The internet of things has found its sea legs. Track your boat’s performance from a thousand miles away. Check Facebook on board or communicate with the office. Buy tickets at any hour of the day on your phone. The connected ocean is here.
By 2020, with 50 billion connected devices, estimated data volumes will be 50 times greater than they were just four years before, according to Microsoft’s projections.
This is in large part due to the rise of the internet of things (IoT). In other words, connected devices.
It’s transforming industry and the world around us, from consumer devices and connected homes all the way to connected boats.
Over a third of companies who adopted IoT technologies have seen a 20% increase in revenue, according to Vodafone’s IoT Barometer 2019.
Sire Marine’s remote monitoring system functionality. Picture credit: Siren Marine
Captain Daniel Harper, the Rhode Island-based chief executive of Siren Marine, jokes he created the prototype for the data-driven MTC device – an acronym of monitor, track, and control – in 2006, “well before people were talking about IoT, when it wasn’t even a thing”.
Daniel, who has enjoyed a 25-year sailing career and was managing a fleet of classic wooden sailboats at the time, drew upon his computer-science background to make headway.
“In the process of checking the boats every day and occasionally finding that one had a dead battery, or that one was taking on too much water, I questioned whether there was a better way to manage it all,” he says.
“I built what we would now call an IoT edge device. It was basically a micro controller that kept track of battery voltage and bilge activity, and would send a text message to my phone if there were a problem.
“The use case was borne out of my background and passion for technology, computers and boats. I put those together, having spent a lifetime in all three.”
This mean they were able to develop a very sophisticated platform for boaters – by boaters.
“We were definitely one of the very earliest pioneers in delivering an IoT marine solution,” he says.
“Our competitors are just getting their feet wet.”
Using Vodafone’s global IoT SIM, Siren Marine’s pioneering Connected Boat products provide private boat owners, fleet managers and boat manufacturers with remote access to vital information about their vessels, via the free app.
They can monitor, track, control and secure their boats no matter where they are in the world.
Critical information – such as battery voltage, temperature, water levels and position monitoring with geofence tracking – is accessible.
The third-generation MTCii, which the company is calling “the Swiss Army knife of IoT devices”, is due to be launched later in 2019. It’s just a little bigger than a smartphone.
Siren Marine is now the official Connected Boat supplier for American Magic, the US Challenger for the 2021 America’s Cup.
All hands on deck
London-headquartered Track4Services is also using IoT technology to keep afloat.
Their Smart Hub technology offers high-end yacht tracking, wi-fi and on-board data downloads – meaning no more worries about keeping physical books, manuals or maps dry.
The recently-rebranded Vodafone Smart Hub, developed by Track4Services, delivers reliable and flexible wi-fi, GPS location and media services pretty much anywhere in the world.
“Our hubs manage the data cleverly,” explains Derek Greene, Track4Services’ CEO.
“The boxes have lots of data storage, and the information is cached locally, meaning you are not constantly retransmitting the same data.”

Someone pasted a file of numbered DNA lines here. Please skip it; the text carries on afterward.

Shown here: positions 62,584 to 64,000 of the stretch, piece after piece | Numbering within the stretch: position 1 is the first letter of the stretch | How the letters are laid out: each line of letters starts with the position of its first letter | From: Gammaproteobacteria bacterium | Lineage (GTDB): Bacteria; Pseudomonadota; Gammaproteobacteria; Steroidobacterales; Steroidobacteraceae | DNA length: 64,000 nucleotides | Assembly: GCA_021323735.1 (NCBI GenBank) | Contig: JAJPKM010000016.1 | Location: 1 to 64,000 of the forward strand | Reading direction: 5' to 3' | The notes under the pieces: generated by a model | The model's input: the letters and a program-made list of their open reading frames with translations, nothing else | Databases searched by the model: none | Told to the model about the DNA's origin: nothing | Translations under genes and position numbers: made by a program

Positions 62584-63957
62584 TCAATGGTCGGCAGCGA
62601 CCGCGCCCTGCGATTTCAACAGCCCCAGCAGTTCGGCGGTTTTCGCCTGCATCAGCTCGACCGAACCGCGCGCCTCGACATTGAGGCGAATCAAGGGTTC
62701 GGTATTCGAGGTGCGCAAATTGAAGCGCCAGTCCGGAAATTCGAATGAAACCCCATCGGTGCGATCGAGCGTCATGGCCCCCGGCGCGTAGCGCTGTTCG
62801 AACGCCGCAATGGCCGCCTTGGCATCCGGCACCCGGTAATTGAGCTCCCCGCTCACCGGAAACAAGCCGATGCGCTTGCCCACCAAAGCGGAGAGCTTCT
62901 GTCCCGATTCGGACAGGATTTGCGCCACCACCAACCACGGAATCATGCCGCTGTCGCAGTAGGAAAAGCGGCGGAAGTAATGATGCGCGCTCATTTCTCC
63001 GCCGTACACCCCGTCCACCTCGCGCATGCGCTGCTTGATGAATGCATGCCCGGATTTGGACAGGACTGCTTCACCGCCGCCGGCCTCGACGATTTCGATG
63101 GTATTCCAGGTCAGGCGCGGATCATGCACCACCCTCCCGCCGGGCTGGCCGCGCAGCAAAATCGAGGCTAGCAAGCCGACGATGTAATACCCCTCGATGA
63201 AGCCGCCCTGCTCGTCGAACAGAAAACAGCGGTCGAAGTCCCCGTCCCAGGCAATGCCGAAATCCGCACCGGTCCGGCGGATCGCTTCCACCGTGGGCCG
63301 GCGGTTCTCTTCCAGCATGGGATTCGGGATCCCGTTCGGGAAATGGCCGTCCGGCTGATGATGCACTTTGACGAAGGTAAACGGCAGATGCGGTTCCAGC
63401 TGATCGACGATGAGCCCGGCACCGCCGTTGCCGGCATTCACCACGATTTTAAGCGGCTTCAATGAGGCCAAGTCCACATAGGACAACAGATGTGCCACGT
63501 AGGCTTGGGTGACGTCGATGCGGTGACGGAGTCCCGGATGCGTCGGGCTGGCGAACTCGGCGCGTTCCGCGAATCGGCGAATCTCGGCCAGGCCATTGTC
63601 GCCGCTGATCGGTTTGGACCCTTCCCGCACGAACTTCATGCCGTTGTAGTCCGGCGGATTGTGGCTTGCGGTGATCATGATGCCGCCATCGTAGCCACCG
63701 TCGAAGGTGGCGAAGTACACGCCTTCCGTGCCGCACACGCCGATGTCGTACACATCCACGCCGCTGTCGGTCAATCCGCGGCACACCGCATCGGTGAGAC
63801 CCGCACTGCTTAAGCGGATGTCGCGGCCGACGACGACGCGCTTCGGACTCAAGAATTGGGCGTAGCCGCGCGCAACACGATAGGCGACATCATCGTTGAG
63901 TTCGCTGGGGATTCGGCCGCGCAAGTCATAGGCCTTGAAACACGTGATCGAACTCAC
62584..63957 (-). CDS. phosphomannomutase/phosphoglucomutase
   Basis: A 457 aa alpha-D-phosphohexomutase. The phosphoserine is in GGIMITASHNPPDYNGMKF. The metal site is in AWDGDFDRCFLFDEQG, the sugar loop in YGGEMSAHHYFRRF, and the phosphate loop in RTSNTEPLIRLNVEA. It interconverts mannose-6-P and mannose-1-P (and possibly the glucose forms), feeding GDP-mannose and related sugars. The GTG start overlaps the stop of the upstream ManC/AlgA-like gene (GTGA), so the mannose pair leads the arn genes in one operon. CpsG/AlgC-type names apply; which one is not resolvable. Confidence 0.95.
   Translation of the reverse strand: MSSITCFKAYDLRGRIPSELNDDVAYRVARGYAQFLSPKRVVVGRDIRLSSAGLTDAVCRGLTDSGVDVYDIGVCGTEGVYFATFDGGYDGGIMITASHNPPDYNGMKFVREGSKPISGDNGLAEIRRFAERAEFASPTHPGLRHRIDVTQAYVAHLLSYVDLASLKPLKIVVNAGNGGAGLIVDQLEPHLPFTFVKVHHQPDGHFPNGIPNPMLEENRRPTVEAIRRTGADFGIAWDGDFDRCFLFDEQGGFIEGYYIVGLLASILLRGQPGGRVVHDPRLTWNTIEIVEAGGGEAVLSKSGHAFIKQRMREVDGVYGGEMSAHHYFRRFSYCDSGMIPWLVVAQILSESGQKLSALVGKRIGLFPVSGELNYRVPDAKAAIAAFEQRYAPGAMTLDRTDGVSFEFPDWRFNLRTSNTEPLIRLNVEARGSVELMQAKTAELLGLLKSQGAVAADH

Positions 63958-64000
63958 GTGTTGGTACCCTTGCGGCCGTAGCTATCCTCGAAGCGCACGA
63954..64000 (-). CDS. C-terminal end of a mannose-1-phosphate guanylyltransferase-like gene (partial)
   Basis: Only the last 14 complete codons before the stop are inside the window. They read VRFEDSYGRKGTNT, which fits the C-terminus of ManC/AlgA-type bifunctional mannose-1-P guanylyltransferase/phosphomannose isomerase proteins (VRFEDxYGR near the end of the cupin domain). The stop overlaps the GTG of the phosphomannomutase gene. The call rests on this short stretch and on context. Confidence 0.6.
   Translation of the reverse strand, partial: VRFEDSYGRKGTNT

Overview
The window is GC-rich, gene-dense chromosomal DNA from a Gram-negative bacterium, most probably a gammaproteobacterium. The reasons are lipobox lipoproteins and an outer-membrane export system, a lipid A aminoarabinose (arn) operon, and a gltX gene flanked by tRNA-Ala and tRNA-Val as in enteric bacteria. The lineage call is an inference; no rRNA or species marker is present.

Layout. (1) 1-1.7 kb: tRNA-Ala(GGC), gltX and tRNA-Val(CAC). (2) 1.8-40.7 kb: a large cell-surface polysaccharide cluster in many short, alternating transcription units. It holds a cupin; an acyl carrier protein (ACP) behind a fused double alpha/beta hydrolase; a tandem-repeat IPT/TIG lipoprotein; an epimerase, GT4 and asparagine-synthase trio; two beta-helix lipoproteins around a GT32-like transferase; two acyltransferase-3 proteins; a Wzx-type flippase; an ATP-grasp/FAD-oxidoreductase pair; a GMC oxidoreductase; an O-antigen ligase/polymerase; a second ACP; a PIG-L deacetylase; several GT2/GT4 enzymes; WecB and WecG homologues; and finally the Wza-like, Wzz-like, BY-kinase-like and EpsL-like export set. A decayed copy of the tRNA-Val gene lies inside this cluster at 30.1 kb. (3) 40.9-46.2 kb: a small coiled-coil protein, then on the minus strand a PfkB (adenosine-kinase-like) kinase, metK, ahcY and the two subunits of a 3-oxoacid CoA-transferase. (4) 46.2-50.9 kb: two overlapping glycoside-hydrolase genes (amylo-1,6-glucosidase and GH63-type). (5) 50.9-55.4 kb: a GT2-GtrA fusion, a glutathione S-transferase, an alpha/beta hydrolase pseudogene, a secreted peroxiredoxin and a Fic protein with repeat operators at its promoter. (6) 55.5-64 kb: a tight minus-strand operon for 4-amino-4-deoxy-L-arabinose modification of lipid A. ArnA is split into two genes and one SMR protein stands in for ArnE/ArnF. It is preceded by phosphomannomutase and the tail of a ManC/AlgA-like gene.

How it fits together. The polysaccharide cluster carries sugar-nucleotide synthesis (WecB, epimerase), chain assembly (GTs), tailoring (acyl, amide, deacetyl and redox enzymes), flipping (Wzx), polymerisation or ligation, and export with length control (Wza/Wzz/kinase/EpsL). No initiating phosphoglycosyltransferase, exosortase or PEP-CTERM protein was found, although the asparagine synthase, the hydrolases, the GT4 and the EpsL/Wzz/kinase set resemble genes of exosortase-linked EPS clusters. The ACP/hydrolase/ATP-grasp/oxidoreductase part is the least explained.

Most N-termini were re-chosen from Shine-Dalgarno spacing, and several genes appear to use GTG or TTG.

“Because the box is intelligent, then it changes behaviour when you have poor coverage, allowing the user to prioritise emails, for example.”
Derek, whose company names travel giant TUI as a client, says consumers have come to expect connectivity wherever they are on the globe – and by collaborating with Vodafone this demand has become achievable.
“Having decent wi-fi is now like having a flushing toilet and hot water,” he says.
“In the near future, having wi-fi will be a differentiator for anyone renting out a canal boat or a yacht.”
Unsurprisingly, Track4Services’ Smart Hub technology has been adopted by a number of land-based organisations.
For example, many Premier League football clubs have installed the devices in their coaches – so players can keep abreast of their Instagram feeds, no doubt.
Taxi fleets are discovering that to secure high-profile contracts they need wi-fi for passengers at all times.
As the wheels turn on the IoT revolution, those looking to harness its benefits will have to team up with start-ups, believes Derek.
“What is fantastic about IoT is that it has made big corporates realise that the innovation resides with smaller companies, and they had better learn to work with those partners,” he says.
A ferry of the type used by Caremar. Picture credit: Adobe
Finding your sea legs
This view is echoed by Antonio Iannucci, head of information technology at Caremar, an Italian ferry company that has developed, together with Vodafone IoT, a fully automatic ticketing system.
It is able to operate 24 hours a day, and also manage payments, issuing tickets through mobile and battery-powered mobile devices, securely, with 4G technology.
Looking ahead to the future of IoT in the marine world, Antonio says Caremar has grand plans.
“The idea is to develop the network built for us to eliminate the physical ticket offices,” he says.
“More generally, knowing the exact number of passengers, in real time, allows Caremar to comply with legal obligations.”
Evidently, there’s an ocean of opportunities at sea with IoT – and it’s up to operators to make sure they’re not swept away in the wake.
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